LA: They are united by sharing various degrees of African descent or nationality, as well as a distinct take on “our” relationship with the “natural” environment. I was instinctively drawn to artists whose technical approach to the subject would provide a multi-sensorial experience for the audience. The show also provided me with the opportunity to indulge in the works of artists that have chimed with me for a long time. Alberta Whittle, Isaac Julien, Kimathi Donkor and Phoebe Boswell are all artists I’ve spoken to, written about and admired but hadn’t had the opportunity to feature in any gallery based curatorial project. It was also important to me that the works spoke to the global African diaspora. Included are artists who live in the Caribbean or have African Caribbean descent, as well as artists whose lineage relates to specific African nations whilst living in either Europe or America. In this way, I hoped to open up the very different ways in which the relationship to land is experienced in view of the history of colonialism, migration, urbanism and national identity.
A: Could you describe the four themes – Belonging, Memory, Joy and Transformation – that make up the exhibition? Which artists speak to each theme?
LA: I chose Belonging because it helps to unpack some of the hidden or overlooked questions of identity and history wrapped up in the land, and how that affects some people’s experience of it. Work by Mónica de Miranda and Marcia Michael resonate with this in particular, but many of the artists could easily speak to more than one theme. Similarly, in Memory, artists like Sikelela Owen and Jermaine Francis powerfully convey how land stimulates and stores memories. Joy, which includes work by Kimathi Donkor, takes a look at how ease, simple pleasure and flow can be experienced through these outdoor spaces. Finally, pieces from Christine Kimeze and Michaela Yearwood-Dan speak to Transformation because nature is a source and space for revelation and healing.
A: With pieces across so many different disciplines – painting, film, tapestry and more – what considerations did you make when it came to the layout of the exhibition? How do you want visitors to explore the space?
LA: I want people to explore the show intuitively, with a willingness to discover something new about the possibility of how we all relate to the natural world around us through visual art. It was important to me that this included a variety of mediums to bring the sensorial dimension of nature to life. In particular, I want people to question the purpose of landscape depicted in art and perhaps compare what they’re seeing in the exhibition with any inherited or taught knowledge they have about the genre. The themes of the exhibition are meant to serve as kindling for contemplation rather than dogmatic categorical summations. This is because the themes are porous and interconnected. For example, the feeling of belonging is fuelled by memory. However, the works are anchored to the multifarious experiences of the Black/African diaspora. Therefore, I selected Belonging as an entry point to appreciate the cultural alienation that can be experienced alongside spiritual oneness. This contextualises the wealth of memory that land can hold. Given that there’s a hopeful ambition that the audience will be moved and inspired, I chose Joy to follow Memory and end with Transformation.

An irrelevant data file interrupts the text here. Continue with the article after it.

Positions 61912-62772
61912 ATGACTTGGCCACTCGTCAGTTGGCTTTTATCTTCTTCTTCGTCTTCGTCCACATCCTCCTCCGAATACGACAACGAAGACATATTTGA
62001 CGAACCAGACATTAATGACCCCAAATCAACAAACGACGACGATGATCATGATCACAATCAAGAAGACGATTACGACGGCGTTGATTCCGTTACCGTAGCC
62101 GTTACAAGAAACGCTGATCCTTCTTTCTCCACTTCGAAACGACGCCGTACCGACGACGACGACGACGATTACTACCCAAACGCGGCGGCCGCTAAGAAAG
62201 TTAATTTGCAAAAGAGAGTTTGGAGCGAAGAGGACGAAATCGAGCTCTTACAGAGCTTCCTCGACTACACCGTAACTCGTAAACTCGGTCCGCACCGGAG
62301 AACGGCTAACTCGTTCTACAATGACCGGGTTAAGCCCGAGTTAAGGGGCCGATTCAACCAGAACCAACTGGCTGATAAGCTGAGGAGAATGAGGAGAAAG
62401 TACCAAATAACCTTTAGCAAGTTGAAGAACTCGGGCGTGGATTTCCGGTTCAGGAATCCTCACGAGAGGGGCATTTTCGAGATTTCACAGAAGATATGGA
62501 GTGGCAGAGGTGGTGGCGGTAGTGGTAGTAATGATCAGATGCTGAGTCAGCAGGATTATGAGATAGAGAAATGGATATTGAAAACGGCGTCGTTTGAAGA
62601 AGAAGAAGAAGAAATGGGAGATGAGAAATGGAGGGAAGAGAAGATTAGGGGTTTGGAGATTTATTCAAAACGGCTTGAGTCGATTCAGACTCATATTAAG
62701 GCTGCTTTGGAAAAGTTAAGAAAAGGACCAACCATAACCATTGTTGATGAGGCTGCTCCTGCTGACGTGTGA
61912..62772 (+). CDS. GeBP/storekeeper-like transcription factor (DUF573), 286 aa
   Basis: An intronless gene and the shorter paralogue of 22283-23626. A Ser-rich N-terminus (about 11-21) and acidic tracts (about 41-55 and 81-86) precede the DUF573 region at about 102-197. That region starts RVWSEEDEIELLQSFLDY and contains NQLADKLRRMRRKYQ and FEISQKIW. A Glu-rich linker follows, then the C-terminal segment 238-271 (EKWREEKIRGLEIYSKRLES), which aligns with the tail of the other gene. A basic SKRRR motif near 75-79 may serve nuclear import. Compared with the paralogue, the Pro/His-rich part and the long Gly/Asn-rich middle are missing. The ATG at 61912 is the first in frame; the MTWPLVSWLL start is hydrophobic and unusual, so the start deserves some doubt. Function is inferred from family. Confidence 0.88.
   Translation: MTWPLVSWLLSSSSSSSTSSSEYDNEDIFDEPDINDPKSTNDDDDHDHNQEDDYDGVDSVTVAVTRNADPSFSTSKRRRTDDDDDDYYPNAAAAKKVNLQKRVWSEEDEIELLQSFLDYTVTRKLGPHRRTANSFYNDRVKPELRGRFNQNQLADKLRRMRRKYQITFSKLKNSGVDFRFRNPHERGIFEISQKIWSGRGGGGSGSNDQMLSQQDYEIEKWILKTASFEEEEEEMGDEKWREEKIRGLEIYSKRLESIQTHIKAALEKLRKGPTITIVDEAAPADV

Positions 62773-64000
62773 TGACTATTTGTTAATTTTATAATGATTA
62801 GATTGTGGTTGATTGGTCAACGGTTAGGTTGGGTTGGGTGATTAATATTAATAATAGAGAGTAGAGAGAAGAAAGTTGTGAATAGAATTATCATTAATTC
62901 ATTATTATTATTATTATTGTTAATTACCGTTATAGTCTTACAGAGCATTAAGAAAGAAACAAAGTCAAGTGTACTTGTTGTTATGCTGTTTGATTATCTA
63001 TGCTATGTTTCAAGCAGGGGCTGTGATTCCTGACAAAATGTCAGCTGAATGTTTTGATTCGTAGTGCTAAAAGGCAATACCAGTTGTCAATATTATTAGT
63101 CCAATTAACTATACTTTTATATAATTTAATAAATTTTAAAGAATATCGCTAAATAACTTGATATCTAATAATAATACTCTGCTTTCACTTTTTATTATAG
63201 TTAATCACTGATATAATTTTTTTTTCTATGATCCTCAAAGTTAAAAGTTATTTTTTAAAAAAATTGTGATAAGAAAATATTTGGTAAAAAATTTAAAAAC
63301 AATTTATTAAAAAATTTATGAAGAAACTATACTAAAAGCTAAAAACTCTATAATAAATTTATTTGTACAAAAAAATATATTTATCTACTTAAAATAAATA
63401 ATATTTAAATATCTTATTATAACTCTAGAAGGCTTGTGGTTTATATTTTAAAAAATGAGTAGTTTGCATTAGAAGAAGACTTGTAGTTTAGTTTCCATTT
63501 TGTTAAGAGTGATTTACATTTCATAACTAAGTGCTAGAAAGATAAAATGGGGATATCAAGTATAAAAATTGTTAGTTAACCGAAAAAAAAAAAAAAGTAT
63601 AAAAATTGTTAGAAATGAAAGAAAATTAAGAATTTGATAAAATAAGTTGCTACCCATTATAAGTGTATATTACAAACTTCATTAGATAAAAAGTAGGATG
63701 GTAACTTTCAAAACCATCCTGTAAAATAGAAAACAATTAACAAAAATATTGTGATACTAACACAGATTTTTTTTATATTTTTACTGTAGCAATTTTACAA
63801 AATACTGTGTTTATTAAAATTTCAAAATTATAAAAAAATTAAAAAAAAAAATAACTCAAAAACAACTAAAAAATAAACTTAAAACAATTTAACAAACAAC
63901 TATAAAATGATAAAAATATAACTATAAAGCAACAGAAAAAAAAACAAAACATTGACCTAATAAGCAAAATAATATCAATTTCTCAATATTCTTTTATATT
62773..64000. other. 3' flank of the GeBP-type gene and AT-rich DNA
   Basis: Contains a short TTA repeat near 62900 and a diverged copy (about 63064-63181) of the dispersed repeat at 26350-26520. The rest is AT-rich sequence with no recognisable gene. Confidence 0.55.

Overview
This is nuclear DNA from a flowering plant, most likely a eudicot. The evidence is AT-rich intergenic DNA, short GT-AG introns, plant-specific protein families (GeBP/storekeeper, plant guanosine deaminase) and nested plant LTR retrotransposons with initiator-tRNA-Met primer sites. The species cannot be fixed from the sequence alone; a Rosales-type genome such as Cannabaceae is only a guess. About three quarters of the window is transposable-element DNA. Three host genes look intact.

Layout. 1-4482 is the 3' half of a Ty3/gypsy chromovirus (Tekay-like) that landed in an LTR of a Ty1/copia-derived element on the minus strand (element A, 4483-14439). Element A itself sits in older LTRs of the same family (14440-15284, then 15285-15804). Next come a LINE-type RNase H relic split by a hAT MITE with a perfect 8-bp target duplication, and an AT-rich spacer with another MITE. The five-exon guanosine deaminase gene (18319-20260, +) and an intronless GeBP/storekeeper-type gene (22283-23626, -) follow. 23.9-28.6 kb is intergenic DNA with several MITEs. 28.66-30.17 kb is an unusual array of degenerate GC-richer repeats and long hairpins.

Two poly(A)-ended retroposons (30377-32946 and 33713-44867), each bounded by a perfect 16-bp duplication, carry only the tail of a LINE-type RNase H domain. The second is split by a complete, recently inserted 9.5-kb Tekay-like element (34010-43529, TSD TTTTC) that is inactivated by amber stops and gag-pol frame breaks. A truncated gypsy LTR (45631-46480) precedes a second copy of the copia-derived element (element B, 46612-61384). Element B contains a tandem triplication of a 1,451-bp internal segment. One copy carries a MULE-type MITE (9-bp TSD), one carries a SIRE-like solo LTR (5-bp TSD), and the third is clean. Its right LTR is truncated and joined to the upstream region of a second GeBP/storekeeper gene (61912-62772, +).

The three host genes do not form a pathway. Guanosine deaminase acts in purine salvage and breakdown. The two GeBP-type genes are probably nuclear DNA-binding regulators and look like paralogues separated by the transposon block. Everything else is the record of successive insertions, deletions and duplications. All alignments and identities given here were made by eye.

A: Phoebe Boswell’s I Dream of a Home I Cannot Know (2019) is a site-specific installation set in the Gallery’s mausoleum. Could you tell us a bit more about the piece and why you chose this location?
LA: Boswell’s work provides an immersive multi-media opportunity to meditate on the way landscape opens conversations about memory and belonging through moving image and sound. The choice to locate the piece in the mausoleum, a central point of the exhibition layout, felt right because of the way Boswell’s work combines elements of the first two sections. There is also the reverential, reflective atmosphere that the architecture creates with its circular shape and high ceilings.
A: What do you wish for audiences to take away from this show?
LA: A new appreciation for artists they’ve not encountered before and a wider, more inclusive, conversation about landscape in visual art, as well as both an inspiration to bring their whole selves into their engagement with nature – their memories, hopes and emotions.
A: What projects are you curating at the moment? What else should we look out for from you?
LA: Care is at the root of curating. The word derives from the Latin verb “curare,” which means “to take care of.” With this in mind, there are a few projects that have my utter devotion. First is caring for an organisation that houses the most powerful community sourced archive, ephemera and book collections on Black British history, as Managing Director of Black Cultural Archives. The organisation celebrates 10 years at Windrush Square in Brixton this year and we’ll be celebrating some phenomenal collections through workshops, exhibitions and events. I’m also relaunching my arts advisory practice. It’s a joy to connect people with amazing art from the African diaspora. Black British Art will continue to promote and curate projects mainly for the corporate audience, championing the best of contemporary image-makers from the African diaspora.
Dulwich Picture Gallery, Soulscapes | Until 2 June
Words: Diana Bestwish Tetteh and Lisa Anderson
- Isaac Julien, Onyx Cave (Stones Against Diamonds), (2015) © Isaac Julien / private collection, London.
- Marcia Michael, Ancestral Home 45 from the series The Object of My Gaze, (2022). © Courtesy of the artist.
- Mónica de Miranda, Sunrise (detail), (2023), inkjet print on cotton paper. Courtesy of the artist and Sabrina Amrani Gallery, Madrid.